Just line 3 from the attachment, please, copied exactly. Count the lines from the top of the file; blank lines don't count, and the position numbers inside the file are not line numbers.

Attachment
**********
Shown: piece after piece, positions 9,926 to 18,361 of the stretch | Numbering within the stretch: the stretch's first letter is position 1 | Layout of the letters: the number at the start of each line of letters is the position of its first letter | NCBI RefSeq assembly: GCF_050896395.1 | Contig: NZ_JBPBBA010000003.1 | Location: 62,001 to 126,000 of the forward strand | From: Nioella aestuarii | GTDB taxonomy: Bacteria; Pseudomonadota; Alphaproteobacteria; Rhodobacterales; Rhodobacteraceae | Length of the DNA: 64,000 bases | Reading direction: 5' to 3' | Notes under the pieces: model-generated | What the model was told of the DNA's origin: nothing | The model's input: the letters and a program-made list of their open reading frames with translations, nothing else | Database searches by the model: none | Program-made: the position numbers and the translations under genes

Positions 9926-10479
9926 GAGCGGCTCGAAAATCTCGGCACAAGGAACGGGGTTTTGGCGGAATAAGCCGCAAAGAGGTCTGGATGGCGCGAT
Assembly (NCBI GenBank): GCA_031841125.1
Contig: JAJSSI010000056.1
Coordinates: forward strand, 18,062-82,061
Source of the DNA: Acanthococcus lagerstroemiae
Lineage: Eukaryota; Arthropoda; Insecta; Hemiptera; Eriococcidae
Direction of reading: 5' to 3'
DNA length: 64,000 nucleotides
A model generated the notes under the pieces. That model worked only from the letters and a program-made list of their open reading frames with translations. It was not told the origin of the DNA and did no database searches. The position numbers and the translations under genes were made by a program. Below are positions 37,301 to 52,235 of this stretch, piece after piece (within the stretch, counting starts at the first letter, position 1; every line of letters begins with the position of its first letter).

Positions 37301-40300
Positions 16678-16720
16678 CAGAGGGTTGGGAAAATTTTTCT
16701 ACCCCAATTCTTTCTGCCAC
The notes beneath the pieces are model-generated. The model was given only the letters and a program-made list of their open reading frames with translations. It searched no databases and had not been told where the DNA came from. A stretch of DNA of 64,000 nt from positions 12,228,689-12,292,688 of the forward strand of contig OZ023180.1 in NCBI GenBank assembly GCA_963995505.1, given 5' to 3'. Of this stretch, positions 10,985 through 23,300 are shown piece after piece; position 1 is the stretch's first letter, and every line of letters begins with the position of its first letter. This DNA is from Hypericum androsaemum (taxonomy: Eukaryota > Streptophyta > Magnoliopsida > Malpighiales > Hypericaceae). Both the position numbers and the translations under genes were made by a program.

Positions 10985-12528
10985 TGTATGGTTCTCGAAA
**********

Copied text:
9926 GAGCGGCTCGAAAATCTCGGCACAAGGAACGGGGTTTTGGCGGAATAAGCCGCAAAGAGGTCTGGATGGCGCGAT